This Is the REAL Difference Between All-Purpose Flour and Bread Flour

Let your bakery knowledge flour-ish.

One you use for bread, one you use for all purposes.

*Snarkily brushes flour off hands.*

Wait, but wouldn’t the blanket term “all purpose” also include bread-making?

*Begrudgingly reapplies flour to hands*


What’s-the-REAL-Difference-Between-All-Purpose-Flour-and-Bread-FlourSunny Forest/shutterstock

At first glance, all-purpose flour and bread flour appear to be the same substance. Their pallor is similar, their consistency consistent with one another. But the two common cooking staples are compositionally unique. (While we’re on the subject of kitchen differences, what’s the deal with brown and white eggs?

Ultimately, the differentiating factor between the two is protein content. According to Spoon University, all-purpose flour has an average protein content of 11 percent, while bread flour has an average protein content of 14 percent. (Pastry and cake flour have an average protein content of nine and seven percent, respectively.)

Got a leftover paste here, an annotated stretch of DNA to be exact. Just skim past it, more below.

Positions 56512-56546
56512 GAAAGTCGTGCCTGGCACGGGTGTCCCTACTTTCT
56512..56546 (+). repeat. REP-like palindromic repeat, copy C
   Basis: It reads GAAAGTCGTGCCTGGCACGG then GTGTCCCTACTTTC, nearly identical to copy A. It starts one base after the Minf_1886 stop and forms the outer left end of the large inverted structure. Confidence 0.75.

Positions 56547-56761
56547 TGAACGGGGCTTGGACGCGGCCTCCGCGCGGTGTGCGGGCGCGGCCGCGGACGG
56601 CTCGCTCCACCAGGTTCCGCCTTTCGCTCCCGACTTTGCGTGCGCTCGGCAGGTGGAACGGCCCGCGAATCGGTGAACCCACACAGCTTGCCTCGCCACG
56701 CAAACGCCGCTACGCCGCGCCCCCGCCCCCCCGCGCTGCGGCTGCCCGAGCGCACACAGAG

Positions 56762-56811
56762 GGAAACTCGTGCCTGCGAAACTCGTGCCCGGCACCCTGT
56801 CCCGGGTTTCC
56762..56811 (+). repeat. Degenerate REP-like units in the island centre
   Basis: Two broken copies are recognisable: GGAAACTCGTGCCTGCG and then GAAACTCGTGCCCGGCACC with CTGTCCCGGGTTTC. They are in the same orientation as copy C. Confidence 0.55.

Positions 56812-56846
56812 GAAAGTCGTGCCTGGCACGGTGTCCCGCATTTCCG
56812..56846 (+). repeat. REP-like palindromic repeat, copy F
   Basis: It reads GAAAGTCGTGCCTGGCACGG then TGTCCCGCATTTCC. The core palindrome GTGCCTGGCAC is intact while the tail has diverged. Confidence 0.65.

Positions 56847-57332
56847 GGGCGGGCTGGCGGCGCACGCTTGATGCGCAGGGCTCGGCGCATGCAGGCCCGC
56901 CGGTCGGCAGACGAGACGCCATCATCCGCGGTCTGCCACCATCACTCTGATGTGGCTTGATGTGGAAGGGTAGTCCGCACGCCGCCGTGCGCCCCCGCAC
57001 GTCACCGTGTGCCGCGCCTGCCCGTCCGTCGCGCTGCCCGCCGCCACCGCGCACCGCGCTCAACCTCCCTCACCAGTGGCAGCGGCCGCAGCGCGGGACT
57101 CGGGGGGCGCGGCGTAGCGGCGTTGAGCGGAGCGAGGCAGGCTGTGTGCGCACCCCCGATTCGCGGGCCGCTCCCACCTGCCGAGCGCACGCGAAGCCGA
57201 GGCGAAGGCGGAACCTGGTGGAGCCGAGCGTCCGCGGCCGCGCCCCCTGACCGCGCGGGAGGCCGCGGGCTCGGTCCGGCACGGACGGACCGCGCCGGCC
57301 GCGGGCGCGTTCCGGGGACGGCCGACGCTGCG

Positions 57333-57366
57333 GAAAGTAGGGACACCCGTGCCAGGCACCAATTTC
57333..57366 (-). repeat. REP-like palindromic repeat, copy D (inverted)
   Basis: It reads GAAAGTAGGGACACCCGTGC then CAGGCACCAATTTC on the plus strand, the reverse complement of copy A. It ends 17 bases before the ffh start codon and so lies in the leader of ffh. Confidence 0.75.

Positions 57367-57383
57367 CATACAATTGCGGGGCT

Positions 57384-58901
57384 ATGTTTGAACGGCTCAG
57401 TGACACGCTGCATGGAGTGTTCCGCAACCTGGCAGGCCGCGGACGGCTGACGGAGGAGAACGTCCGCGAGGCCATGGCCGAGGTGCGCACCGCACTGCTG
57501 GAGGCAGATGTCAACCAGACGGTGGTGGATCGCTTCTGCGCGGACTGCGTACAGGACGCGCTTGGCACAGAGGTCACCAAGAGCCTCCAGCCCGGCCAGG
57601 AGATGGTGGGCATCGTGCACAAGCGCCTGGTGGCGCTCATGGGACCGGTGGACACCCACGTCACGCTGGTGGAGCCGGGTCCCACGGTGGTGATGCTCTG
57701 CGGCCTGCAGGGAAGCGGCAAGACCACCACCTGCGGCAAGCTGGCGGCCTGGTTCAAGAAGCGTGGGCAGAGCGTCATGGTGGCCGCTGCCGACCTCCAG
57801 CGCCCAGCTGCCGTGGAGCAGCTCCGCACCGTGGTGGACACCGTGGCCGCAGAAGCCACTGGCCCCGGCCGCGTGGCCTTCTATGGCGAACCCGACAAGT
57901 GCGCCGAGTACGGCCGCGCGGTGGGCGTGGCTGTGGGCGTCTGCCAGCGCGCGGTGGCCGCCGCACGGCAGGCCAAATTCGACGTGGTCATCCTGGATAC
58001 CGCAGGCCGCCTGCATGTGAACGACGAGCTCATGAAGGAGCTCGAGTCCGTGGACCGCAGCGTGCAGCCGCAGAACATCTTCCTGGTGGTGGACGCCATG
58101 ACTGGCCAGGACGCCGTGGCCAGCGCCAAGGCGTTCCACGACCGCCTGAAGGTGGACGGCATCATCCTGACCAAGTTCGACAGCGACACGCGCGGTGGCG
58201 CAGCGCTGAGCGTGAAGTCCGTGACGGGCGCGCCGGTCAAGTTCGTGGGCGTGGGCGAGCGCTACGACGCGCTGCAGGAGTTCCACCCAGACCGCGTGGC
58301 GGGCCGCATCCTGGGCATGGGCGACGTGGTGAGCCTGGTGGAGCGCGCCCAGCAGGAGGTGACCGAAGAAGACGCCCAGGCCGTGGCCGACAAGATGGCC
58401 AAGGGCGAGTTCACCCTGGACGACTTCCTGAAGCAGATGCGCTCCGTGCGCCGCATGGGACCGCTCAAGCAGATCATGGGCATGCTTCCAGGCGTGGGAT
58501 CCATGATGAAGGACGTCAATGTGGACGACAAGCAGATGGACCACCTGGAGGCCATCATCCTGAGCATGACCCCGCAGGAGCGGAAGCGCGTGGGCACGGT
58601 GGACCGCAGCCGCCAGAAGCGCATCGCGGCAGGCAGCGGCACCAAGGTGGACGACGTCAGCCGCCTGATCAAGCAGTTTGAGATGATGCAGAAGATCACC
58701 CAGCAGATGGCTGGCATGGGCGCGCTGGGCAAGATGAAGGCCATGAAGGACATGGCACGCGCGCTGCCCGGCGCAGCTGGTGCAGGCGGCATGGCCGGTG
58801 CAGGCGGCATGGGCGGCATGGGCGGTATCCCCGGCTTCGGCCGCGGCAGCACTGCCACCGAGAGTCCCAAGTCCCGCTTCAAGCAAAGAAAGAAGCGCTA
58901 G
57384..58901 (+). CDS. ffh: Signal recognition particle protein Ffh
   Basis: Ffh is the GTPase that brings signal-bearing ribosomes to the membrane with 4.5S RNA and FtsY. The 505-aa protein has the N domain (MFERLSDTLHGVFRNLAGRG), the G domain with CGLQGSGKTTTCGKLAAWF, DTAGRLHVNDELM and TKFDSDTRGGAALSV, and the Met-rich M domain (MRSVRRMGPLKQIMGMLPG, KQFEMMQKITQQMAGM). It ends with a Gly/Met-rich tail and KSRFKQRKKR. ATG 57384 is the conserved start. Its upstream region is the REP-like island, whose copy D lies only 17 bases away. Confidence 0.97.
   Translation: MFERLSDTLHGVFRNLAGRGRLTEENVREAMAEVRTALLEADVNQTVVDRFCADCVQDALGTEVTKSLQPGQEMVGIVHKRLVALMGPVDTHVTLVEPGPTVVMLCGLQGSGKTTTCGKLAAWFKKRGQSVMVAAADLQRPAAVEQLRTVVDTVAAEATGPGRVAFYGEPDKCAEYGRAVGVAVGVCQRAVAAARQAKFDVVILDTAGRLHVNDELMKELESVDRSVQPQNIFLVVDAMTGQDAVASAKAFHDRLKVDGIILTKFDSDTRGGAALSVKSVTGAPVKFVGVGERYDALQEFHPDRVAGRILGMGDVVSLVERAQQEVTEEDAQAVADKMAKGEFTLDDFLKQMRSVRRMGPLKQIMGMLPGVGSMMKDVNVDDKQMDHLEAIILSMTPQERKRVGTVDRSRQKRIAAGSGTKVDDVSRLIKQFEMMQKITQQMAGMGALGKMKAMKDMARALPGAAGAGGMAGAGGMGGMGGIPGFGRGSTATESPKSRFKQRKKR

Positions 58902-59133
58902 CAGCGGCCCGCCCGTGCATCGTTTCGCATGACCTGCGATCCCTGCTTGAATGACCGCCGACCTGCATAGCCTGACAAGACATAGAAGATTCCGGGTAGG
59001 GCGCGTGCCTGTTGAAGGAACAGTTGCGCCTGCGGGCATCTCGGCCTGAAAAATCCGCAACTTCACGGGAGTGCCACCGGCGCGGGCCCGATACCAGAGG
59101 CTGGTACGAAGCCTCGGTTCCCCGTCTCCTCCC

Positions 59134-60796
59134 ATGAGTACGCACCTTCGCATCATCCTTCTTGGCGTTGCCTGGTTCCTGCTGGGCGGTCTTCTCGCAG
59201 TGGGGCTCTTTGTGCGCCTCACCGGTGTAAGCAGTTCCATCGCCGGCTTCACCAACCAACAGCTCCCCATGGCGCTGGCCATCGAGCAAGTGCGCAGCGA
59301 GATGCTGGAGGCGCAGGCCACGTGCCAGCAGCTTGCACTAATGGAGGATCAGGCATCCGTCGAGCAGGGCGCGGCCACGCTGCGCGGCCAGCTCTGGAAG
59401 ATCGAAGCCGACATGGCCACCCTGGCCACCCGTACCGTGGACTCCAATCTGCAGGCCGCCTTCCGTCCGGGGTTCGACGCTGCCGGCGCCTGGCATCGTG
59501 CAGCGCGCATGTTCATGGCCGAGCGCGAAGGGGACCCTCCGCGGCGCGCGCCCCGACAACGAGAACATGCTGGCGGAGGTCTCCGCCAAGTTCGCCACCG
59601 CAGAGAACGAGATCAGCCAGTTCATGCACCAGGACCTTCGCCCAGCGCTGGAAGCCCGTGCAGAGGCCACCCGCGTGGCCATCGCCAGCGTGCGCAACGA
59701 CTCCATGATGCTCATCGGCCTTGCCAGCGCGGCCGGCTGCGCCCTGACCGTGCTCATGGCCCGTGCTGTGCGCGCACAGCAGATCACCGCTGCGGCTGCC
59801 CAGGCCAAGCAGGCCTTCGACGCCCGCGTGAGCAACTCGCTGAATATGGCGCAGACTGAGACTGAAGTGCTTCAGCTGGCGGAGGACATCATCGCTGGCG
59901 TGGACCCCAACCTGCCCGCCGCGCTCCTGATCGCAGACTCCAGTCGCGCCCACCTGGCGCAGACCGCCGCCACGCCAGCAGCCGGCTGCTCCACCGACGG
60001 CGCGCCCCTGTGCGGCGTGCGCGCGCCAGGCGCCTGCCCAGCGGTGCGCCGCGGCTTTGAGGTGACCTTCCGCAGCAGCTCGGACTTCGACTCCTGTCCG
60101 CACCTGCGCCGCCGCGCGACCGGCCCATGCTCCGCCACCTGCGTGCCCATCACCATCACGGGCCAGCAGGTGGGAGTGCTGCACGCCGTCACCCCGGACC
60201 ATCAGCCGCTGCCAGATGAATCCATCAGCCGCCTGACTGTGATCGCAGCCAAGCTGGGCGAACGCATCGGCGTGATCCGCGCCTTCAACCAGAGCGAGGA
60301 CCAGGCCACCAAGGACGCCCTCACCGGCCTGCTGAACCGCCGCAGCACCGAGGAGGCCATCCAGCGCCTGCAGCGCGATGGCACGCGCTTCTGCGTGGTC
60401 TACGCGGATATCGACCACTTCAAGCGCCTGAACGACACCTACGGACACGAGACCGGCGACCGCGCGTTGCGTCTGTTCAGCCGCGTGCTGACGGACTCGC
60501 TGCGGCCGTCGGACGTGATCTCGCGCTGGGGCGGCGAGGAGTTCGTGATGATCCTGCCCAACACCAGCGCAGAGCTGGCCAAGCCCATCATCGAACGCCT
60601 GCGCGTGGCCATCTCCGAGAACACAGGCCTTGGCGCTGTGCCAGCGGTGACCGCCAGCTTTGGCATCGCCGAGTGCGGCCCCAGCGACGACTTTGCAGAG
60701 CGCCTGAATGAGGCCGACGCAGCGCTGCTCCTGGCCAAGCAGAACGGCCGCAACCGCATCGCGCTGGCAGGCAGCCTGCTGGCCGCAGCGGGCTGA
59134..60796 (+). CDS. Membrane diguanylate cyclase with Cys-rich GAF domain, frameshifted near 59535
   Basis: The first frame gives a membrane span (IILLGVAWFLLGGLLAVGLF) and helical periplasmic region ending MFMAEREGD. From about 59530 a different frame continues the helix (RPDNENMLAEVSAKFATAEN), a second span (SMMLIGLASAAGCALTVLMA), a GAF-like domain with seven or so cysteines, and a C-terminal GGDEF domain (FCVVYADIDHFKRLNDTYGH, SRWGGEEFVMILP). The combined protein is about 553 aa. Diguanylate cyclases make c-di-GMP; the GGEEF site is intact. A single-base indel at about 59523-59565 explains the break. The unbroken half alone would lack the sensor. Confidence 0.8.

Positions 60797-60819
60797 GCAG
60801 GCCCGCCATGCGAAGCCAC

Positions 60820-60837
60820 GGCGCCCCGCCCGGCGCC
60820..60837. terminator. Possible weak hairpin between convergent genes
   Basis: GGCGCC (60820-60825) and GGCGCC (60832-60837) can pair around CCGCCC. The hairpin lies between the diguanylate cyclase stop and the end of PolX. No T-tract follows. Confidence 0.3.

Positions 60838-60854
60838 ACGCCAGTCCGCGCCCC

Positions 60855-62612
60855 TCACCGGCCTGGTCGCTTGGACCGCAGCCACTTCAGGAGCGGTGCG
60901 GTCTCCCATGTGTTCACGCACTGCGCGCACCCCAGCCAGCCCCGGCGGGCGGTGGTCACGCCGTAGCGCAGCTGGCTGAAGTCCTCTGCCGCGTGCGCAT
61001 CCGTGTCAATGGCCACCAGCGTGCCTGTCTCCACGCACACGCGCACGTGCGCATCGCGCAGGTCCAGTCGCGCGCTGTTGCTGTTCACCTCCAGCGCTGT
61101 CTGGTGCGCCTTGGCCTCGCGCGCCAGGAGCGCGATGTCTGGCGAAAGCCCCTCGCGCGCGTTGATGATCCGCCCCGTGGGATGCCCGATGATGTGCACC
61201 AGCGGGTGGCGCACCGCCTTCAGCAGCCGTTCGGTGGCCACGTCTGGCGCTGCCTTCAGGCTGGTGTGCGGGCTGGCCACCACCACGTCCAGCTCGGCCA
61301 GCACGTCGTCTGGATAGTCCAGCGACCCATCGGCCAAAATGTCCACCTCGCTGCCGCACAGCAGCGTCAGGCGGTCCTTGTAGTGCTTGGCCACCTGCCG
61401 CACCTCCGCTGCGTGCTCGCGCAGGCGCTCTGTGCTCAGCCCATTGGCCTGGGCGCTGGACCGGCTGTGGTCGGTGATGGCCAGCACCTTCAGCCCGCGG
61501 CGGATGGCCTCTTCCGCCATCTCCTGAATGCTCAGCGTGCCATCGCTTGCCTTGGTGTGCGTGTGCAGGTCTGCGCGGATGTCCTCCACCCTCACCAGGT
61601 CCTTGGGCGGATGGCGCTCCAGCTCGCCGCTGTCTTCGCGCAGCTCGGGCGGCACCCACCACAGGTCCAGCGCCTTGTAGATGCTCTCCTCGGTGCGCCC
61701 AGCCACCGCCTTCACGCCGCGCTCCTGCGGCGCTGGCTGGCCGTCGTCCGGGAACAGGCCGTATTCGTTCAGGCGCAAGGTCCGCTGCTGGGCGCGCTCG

Now, why exactly do we use one over the other in certain recipes? What exactly does more protein mean for how each recipe turns out?

Higher protein means beefier baked goods. Protein helps with the development of gluten from the flour, and bread needs that extra heft to rise higher and structure itself more densely. Recipes which call for all-purpose flour tend to be of the lighter variety, your cakes, and muffins.

Although some recipes may survive the flour swap, some turn out just plain peculiar. For example, if you make pancakes with bread flour, the result will still be edible, but they could probably also stop a bullet. The flavors will remain the same, but the combination of tough griddling with a dense structure makes the “P” in “IHOP” stand for “pound cake.”

If protein percentages aren’t really your bag, maybe some of Grandma’s recipes are of interest. They involve flour!

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